Drafthouse Films, Cinedigm to Release 'Dog Day Afternoon' True Story Doc

Directors Allison Berg and Frank Keraudren's film "The Dog" compiles ten years of interviews with John Wojtowicz, the inspiration for Al Pacino's infamous bank robber character.

After successful bows at the 2013 Toronto Film Festival and New York Film Festival, Drafthouse Films, the film distribution arm of the Alamo Drafthouse Cinema, and Cinedigm are teaming up for the domestic release of The Dog, a documentary examining the true story behind Dog Day Afternoon.

The film chronicles the true story of John Wojtowicz, who robbed a bank in 1972 to finance his male lover’s sex-reassignment surgery. Wojtowicz, working with two other men, held Chase Manhattan bank employees hostage for 14 hours. In 1975, Al Pacino would play a fictionalized version of Wojtowicz in Sidney Lumet's Academy Award-winning film.

After learning of Wojtowicz's story in 2001, directors Allison Berg and Frank Keraudren tracked down their would-be subject. They spent ten years speaking to Wojtowicz, amassing hours of interviews and archival footage.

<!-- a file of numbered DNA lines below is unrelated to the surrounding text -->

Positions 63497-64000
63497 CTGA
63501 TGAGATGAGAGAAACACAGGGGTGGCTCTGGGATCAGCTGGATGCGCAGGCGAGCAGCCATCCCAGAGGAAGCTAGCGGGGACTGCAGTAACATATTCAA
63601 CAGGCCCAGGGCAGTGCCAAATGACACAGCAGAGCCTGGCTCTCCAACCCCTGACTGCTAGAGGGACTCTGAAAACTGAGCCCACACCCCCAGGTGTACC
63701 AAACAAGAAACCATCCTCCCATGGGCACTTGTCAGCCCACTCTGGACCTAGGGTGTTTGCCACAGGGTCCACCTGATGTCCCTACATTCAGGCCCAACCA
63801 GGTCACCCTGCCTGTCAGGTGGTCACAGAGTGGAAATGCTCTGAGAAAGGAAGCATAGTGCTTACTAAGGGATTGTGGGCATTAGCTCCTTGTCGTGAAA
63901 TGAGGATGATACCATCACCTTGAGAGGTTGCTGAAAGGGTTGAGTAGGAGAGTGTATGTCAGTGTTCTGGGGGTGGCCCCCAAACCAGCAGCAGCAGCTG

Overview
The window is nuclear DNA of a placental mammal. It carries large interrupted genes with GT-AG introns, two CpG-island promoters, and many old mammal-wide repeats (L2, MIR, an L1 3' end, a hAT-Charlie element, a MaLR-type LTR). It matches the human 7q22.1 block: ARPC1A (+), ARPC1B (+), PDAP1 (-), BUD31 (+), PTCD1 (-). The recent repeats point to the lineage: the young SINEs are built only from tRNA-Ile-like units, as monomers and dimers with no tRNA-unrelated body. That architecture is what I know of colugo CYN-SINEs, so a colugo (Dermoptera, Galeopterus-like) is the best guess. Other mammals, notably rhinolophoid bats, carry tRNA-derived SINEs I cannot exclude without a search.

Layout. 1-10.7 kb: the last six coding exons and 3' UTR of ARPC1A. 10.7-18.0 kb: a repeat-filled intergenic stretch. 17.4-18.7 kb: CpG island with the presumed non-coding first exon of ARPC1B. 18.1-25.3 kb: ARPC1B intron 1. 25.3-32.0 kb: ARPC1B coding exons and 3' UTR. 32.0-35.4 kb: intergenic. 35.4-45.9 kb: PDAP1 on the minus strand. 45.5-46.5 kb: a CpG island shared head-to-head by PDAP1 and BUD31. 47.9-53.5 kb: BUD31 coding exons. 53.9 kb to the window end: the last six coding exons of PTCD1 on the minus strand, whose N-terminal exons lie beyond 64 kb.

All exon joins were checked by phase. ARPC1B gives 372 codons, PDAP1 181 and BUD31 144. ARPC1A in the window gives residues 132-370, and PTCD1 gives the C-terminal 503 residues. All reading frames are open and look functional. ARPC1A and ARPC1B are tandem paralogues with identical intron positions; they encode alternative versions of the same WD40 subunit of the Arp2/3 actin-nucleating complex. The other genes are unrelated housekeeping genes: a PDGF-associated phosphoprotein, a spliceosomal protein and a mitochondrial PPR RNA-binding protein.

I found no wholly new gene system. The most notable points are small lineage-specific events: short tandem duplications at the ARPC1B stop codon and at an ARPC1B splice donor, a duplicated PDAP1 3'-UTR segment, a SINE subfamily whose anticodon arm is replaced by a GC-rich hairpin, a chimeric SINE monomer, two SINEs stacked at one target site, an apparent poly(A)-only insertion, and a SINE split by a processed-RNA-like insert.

"The Dog was made over the course of a decade, but we knew it was something special from day one. The story was surreal, the characters unique. We wanted to let them be themselves and knew that audiences would feel that authenticity, as we did,” says directors Berg and Keraudren in a statement.

THR's review from TIFF says that The Dog, “offers both a fascinating expansion of the feature film's narrative and a picture of a sad but intriguing character.” The film has been praised for its extensive talking head interviews, although the review notes that “the movie gets a big boost from the wealth of news footage and post-standoff reportage the filmmakers cull from archives.”

A theatrical and VOD release of The Dog is planned for Summer 2014.